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Special Issue "Novel Antibacterials: Antimicrobial Peptides, Peptidomimetics and Conjugates"

A special issue of Molecules (ISSN 1420-3049). This special issue belongs to the section "Bioorganic Chemistry".

Deadline for manuscript submissions: closed (30 April 2021).

Special Issue Editors

Prof. Dr. Paul Robert Hansen
E-Mail Website
Guest Editor
Department of Drug Design and Pharmacology, University of Copenhagen, Universitetsparken 2, 2100 Copenhagen, Denmark
Interests: antimicrobial peptides; drug delivery
Special Issues, Collections and Topics in MDPI journals
Prof. Dr. Henrik Franzyk
E-Mail Website
Guest Editor

Special Issue Information

Dear Colleagues,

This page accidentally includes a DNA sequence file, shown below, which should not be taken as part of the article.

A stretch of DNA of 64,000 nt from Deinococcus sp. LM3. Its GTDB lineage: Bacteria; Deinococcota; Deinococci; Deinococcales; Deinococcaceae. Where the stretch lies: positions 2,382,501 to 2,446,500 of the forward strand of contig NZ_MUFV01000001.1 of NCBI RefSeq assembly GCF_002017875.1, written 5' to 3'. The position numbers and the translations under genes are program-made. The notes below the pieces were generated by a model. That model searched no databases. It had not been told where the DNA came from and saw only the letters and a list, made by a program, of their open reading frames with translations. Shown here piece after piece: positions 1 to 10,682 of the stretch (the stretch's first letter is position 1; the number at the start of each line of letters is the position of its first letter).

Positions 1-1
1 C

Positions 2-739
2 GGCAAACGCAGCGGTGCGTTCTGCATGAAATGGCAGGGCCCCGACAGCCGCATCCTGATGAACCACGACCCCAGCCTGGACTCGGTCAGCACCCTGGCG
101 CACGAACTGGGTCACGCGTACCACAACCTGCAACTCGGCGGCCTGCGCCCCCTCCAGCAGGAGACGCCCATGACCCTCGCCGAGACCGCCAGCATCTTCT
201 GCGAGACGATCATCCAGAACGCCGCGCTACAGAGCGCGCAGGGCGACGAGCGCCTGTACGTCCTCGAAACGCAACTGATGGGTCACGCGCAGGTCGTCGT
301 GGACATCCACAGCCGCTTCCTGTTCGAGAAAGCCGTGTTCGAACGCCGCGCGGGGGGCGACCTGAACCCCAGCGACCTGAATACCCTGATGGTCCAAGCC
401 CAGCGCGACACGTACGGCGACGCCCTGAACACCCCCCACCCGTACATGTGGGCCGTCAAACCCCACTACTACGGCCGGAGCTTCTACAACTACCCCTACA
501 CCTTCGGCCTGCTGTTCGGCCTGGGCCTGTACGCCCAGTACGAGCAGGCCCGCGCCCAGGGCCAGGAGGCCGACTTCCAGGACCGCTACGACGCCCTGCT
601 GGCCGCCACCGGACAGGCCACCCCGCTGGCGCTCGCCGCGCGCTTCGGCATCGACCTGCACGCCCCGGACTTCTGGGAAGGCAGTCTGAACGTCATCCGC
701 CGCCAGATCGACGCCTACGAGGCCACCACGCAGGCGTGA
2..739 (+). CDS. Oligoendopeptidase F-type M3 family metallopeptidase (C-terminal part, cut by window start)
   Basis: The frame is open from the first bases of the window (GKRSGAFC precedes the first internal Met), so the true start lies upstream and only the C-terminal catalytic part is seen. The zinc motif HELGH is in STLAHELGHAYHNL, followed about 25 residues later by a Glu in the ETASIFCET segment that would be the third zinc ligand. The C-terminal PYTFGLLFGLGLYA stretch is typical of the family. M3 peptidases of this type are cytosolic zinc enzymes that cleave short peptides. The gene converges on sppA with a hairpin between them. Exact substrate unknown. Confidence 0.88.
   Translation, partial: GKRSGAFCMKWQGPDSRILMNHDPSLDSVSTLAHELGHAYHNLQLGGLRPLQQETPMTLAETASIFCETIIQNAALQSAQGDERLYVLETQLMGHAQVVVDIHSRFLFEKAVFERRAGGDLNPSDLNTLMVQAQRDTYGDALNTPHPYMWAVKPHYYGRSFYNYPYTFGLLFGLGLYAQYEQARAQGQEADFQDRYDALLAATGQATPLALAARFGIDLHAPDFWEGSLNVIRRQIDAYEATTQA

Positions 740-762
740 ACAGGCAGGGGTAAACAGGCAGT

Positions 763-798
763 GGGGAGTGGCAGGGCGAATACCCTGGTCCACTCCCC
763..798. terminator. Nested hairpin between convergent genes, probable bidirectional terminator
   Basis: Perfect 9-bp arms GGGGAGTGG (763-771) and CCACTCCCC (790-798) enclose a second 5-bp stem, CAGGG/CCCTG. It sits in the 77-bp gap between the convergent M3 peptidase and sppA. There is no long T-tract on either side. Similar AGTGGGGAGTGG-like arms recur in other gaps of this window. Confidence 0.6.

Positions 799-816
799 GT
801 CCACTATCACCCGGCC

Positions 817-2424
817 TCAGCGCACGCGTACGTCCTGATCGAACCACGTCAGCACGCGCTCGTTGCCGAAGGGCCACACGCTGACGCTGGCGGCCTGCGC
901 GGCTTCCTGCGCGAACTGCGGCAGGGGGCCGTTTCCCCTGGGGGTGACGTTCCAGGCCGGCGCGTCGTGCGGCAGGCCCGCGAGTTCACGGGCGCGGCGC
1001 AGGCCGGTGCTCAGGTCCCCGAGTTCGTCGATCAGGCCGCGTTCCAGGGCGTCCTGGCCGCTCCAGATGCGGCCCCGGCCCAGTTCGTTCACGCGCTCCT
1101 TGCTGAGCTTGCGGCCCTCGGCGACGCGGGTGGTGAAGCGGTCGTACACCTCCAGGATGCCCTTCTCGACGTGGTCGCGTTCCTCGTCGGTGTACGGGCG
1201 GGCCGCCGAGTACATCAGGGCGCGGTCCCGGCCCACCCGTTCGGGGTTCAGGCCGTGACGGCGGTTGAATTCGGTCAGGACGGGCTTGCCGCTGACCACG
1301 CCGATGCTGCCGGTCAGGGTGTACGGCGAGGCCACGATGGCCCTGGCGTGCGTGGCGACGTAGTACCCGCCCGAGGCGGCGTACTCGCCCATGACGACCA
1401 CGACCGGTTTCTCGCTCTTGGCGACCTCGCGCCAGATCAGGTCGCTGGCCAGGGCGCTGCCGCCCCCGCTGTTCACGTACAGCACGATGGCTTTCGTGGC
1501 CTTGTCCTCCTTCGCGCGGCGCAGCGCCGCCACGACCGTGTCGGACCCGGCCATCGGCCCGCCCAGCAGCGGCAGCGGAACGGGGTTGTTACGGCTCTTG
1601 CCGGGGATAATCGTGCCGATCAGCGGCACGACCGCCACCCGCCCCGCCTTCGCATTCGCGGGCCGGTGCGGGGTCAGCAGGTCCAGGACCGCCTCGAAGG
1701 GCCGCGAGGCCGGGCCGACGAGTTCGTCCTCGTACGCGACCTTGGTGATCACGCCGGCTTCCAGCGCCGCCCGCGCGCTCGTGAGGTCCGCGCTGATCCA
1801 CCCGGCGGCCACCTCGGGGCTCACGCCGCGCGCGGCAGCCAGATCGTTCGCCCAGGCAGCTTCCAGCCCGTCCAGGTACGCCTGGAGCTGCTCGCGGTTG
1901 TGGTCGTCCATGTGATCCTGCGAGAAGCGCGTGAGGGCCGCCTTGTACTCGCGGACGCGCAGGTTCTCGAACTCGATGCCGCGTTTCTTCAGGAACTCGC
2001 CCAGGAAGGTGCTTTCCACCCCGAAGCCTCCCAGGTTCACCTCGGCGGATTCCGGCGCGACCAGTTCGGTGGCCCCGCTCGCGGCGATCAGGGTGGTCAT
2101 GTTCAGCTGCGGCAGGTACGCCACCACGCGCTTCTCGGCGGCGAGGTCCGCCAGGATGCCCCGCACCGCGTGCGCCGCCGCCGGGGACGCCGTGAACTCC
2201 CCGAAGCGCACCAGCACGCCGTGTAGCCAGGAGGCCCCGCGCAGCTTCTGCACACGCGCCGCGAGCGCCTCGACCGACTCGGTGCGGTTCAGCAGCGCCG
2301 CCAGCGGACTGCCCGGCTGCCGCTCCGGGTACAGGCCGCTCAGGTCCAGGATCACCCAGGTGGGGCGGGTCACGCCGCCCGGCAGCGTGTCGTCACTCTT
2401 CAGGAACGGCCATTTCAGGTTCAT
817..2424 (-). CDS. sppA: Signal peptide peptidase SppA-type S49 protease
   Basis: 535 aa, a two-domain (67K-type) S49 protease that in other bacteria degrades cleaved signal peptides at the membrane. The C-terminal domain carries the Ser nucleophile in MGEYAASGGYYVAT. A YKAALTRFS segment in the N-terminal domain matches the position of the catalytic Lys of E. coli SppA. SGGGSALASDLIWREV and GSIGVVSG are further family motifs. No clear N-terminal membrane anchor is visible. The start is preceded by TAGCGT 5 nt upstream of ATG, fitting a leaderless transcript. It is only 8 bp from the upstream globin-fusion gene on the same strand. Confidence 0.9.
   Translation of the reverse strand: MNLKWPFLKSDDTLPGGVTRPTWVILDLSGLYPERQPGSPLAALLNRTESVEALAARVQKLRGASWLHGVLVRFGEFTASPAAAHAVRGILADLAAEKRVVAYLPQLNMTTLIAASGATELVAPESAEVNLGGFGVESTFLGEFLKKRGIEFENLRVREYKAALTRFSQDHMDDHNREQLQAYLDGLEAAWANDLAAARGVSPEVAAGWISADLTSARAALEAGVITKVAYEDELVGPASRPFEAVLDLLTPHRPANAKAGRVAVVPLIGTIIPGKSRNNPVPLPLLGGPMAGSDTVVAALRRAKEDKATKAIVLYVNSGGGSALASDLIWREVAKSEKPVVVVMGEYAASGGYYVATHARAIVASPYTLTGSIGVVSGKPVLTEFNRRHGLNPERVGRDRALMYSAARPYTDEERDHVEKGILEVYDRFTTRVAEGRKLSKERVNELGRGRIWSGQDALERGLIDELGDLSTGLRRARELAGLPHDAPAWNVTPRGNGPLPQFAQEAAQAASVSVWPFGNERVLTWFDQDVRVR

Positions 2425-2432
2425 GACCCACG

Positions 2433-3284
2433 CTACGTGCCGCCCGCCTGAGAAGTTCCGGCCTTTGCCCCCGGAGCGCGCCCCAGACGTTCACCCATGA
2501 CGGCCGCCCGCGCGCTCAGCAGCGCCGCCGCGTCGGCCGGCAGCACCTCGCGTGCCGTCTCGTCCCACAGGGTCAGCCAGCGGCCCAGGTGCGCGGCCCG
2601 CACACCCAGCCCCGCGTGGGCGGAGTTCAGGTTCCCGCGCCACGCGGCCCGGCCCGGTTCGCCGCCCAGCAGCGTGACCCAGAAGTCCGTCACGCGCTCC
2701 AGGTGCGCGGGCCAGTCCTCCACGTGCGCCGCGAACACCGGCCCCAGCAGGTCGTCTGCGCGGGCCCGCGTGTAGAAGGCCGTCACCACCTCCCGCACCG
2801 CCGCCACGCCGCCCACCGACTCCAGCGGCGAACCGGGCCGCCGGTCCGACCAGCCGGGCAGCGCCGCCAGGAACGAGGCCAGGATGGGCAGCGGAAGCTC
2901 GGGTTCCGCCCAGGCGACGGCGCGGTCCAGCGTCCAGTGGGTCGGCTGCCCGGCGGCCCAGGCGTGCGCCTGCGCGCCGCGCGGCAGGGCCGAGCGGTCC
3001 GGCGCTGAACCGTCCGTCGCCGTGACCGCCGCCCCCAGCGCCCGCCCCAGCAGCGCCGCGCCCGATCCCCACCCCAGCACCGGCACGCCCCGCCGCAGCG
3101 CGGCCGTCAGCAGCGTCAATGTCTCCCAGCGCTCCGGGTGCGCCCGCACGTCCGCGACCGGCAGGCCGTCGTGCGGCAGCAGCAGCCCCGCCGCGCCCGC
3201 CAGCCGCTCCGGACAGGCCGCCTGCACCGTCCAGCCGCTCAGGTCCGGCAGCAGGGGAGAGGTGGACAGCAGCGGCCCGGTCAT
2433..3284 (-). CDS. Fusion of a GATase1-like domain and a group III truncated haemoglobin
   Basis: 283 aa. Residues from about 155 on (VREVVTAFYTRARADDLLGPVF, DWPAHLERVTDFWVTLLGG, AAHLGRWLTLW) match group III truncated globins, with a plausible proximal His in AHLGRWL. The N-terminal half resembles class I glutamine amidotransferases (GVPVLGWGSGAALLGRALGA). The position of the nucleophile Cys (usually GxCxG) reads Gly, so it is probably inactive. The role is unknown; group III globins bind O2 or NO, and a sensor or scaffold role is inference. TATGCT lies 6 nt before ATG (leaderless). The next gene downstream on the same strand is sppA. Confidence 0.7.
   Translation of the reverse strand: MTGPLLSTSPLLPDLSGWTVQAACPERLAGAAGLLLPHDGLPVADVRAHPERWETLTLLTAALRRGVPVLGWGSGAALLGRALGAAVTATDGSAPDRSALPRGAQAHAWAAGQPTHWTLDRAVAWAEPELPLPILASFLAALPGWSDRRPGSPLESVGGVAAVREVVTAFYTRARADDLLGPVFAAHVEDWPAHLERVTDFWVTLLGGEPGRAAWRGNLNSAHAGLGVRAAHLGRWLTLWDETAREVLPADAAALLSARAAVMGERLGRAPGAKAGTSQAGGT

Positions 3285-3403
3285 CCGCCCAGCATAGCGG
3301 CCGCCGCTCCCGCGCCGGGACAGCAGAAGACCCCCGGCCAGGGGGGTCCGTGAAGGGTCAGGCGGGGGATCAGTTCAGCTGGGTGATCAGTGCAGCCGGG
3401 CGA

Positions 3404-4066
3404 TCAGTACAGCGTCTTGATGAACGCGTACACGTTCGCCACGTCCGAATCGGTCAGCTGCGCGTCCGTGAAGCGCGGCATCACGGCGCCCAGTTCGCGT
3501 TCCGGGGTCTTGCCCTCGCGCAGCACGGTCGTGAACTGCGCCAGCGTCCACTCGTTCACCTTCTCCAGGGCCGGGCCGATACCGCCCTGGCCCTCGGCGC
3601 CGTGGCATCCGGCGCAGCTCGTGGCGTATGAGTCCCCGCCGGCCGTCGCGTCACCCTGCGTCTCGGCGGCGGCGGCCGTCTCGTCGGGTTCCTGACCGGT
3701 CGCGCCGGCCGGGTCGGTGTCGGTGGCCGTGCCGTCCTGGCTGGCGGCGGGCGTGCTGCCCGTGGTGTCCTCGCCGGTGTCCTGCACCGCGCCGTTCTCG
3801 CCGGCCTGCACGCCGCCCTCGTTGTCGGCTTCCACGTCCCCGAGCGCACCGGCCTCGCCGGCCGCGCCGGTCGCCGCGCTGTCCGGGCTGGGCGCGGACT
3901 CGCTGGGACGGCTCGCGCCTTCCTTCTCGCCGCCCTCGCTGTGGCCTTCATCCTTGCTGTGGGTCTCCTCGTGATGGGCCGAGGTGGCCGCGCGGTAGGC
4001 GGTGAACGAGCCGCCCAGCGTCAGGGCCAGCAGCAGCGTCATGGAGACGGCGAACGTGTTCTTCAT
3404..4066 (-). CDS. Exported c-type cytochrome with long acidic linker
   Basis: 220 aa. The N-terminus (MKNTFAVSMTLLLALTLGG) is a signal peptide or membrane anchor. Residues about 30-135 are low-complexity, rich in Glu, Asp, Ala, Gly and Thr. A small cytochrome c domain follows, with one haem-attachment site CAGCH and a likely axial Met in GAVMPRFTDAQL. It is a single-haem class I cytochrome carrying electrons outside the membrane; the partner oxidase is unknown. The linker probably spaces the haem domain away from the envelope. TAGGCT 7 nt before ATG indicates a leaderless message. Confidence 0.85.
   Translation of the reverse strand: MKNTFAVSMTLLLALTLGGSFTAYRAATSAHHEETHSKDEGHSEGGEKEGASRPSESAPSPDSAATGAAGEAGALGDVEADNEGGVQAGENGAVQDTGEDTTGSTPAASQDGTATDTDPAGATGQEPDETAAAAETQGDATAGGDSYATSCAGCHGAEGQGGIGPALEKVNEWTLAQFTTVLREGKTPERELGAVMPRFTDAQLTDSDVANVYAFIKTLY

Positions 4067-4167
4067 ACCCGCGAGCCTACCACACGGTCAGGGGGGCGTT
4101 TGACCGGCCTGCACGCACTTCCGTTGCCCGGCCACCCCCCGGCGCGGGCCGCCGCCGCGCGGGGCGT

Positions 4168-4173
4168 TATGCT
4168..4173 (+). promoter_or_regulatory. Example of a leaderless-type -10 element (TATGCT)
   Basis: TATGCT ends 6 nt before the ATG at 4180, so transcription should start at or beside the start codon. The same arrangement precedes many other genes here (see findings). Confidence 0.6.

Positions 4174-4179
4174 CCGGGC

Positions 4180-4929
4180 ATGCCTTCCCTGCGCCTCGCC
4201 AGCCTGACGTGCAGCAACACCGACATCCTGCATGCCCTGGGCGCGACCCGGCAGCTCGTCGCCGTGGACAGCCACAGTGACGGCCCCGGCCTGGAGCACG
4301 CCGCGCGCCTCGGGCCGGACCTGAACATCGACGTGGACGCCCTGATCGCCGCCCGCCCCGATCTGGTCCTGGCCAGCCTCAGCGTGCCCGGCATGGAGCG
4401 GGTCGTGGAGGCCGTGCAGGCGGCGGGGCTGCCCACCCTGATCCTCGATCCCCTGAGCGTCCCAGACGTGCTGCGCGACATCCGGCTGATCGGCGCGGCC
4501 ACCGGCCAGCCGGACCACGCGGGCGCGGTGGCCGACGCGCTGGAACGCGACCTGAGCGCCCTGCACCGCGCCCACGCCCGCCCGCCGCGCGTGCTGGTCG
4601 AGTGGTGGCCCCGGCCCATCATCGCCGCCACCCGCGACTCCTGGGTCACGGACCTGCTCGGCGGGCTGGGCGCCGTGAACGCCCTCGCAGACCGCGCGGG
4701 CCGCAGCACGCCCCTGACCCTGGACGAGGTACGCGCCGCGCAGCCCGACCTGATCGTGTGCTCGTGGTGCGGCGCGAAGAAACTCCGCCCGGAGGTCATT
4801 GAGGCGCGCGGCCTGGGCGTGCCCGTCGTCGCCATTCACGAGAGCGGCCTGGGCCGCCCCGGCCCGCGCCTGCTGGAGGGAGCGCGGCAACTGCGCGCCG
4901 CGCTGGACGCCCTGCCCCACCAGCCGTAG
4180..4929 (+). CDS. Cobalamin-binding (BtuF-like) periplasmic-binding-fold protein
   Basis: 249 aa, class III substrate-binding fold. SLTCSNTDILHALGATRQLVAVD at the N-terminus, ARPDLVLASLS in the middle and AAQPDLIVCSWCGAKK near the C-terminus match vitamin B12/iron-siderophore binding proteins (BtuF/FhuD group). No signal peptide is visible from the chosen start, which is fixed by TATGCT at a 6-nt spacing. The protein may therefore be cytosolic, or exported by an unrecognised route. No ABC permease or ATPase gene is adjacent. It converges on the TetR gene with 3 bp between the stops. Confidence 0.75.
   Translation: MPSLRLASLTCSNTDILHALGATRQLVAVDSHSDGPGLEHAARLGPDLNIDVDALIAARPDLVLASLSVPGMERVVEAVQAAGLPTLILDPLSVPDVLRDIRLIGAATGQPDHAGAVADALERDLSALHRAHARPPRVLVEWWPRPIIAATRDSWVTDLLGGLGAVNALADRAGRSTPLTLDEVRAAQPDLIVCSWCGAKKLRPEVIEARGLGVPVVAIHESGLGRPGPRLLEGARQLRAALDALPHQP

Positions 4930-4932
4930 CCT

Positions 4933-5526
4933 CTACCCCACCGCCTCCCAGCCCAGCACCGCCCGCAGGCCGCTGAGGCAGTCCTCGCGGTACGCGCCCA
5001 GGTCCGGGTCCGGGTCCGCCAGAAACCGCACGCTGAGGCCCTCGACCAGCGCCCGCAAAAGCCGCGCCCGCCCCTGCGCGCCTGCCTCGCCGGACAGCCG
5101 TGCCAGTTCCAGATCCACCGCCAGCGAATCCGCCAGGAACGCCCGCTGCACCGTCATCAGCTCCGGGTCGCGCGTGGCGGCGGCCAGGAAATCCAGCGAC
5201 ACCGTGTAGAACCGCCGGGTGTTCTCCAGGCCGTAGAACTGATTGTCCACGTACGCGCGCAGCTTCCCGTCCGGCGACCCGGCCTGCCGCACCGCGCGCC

The use of antibiotics to treat life-threatening infectious diseases has saved millions of lives for nearly a century. However, multidrug-resistant bacterial strains are continuously arising so that it now constitutes a global health crisis. Thus, there is an urgent need to identify new molecules and therapies to combat multidrug-resistant bacteria. Antimicrobial peptides (AMPs) play a key role in the innate immune system of higher organisms. Currently, AMPs receive considerable attention as potential antibiotics, since they are active against both Gram-positive and Gram-negative pathogens (typically at low micromolar concentrations) and act via rapid killing modes targeting the bacterial membrane, which makes resistance development slower. However, the use of AMPs as clinical therapeutics has been hampered by their low bioavailibity and metabolic instability. A strategy to circumvent these drawbacks is to use AMPs as starting points for design of peptide mimics (i.e., peptidomimetics) with improved activity profiles and stability. Potent peptidomimetics have been discovered using several approaches, e.g., involving incorporation of nonstandard amino acids or alternative backbone structures, as well as antibacterial conjugates comprising combinations of antibiotics, siderophores, peptides, peptidomimetics, peptide nucleic acids, and natural products. For this Special Issue entitled” "Novel Antibacterials: Antimicrobial Peptides, Peptidomimetics, and Conjugates”, we invite authors to submit articles covering all aspects of this theme.